IT is perhaps the glaring economic woes that have brought certain traditional social and political inadequacies into a sharper focus than before. The Los Angeles Times recently printed on its front page a three-column photograph showing a patient sharing a bed with another patient in a prominent Southern California hospital. The accompanying report said that as patients were queuing up for admission in the hospital, nurses and paramedics were despe-rately looking for empty beds.

Like the infrastructure in every sector, that in the government-run hospitals too are breaking down. Bridges, highways and city roads across the country are visibly worn out; it is not rare at all to come across pot-holed streets in major cities, and municipal services like road-cleaning and park maintenance appear to have been given a go-by. Repair and reconstruction of bridges and roads are minimal.

The whole world is now well-aware of the federal government’s desperate struggle to acquire funds to undertake major infrastructural and economic rehabilitation of the country. As the Democrat-Republican tussle over the issue drags on in Washington D.C. and elsewhere, the chief casualty is the people’s faith in the two-party political system. By their continuing insensitivity to the rising popular discontent and the fully exposed inability to restore corrective governance to the country, the two political parties have alienated the people to the extent where the Occupy Wall Street sit-ins have grown into a genuine people’s movement.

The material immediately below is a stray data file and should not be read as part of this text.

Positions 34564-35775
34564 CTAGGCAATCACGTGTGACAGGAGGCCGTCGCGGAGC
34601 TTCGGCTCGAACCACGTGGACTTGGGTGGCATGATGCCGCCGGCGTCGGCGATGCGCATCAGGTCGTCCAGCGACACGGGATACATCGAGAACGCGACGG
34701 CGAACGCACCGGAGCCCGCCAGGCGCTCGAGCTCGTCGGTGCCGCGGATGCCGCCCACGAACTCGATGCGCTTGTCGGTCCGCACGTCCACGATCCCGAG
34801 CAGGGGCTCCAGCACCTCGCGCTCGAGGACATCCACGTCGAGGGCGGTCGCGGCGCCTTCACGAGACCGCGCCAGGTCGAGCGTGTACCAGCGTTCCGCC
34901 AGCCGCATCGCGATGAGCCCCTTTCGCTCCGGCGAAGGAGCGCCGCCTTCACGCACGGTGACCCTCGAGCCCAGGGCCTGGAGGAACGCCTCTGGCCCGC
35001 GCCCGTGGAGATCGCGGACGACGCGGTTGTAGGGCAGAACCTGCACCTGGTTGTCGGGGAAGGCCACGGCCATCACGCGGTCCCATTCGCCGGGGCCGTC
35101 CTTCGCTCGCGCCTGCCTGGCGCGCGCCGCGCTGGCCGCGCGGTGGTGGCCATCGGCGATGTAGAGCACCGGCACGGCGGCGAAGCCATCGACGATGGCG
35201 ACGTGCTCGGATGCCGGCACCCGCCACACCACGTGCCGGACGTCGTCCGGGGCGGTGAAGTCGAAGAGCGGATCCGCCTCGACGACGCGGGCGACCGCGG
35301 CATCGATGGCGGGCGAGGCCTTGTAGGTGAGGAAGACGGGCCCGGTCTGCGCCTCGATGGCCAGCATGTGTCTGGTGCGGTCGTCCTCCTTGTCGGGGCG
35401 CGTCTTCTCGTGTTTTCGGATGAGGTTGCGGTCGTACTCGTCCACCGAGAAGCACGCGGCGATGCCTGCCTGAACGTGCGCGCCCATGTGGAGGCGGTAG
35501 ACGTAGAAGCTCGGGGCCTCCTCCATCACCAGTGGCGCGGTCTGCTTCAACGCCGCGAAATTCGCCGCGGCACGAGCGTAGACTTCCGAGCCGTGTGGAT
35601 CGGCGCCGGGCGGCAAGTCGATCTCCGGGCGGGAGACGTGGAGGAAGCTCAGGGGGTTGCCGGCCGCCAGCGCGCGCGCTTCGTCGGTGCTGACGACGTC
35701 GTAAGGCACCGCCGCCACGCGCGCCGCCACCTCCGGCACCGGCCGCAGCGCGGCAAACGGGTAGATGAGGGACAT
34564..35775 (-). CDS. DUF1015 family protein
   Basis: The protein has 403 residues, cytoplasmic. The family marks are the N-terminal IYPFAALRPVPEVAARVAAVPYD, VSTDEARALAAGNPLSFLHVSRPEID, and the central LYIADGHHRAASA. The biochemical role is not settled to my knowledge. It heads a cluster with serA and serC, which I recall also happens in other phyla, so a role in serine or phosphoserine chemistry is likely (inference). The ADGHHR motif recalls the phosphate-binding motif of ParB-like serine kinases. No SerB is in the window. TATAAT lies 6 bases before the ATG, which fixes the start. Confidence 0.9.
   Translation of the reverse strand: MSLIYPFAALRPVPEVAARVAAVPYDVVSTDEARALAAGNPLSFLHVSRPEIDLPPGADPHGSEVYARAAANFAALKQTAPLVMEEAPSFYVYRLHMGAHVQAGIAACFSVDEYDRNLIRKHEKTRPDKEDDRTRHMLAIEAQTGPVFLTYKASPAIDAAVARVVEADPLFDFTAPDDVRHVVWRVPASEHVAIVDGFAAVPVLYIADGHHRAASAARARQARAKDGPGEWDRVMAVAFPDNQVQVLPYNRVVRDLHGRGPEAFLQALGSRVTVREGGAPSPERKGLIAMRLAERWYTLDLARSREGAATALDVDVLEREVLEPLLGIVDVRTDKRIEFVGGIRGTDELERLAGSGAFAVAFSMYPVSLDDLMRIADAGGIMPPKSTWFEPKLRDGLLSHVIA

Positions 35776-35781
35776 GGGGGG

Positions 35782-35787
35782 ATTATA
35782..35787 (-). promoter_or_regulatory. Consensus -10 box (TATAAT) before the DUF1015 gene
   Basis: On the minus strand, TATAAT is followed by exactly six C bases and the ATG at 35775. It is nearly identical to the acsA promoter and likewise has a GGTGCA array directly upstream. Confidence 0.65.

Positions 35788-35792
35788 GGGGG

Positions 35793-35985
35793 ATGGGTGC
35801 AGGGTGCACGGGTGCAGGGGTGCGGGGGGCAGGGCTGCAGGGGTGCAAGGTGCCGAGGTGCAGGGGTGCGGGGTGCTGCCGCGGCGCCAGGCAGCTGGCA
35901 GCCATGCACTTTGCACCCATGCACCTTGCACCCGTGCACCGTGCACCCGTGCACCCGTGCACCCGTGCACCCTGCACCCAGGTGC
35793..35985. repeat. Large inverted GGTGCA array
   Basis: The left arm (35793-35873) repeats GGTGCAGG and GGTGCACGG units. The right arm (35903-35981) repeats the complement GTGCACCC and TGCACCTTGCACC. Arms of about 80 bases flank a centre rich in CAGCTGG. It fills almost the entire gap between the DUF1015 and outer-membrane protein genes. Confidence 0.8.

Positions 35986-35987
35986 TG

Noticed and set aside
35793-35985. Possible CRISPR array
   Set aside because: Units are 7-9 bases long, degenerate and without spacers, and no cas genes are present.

The extent of the American crisis can be visually gauged. One single vacancy attracts not just scores but hundreds of job-seekers, and newspapers routinely carry advertisements of hundreds of foreclosed houses. The New York Times recently carried a story in which a 45-year-old man recounted how his sacking led quickly to losing his mortgaged house. The number of homeless people is rising, and one regularly comes across young and old Americans, mostly Blacks, begging in street corners across the country.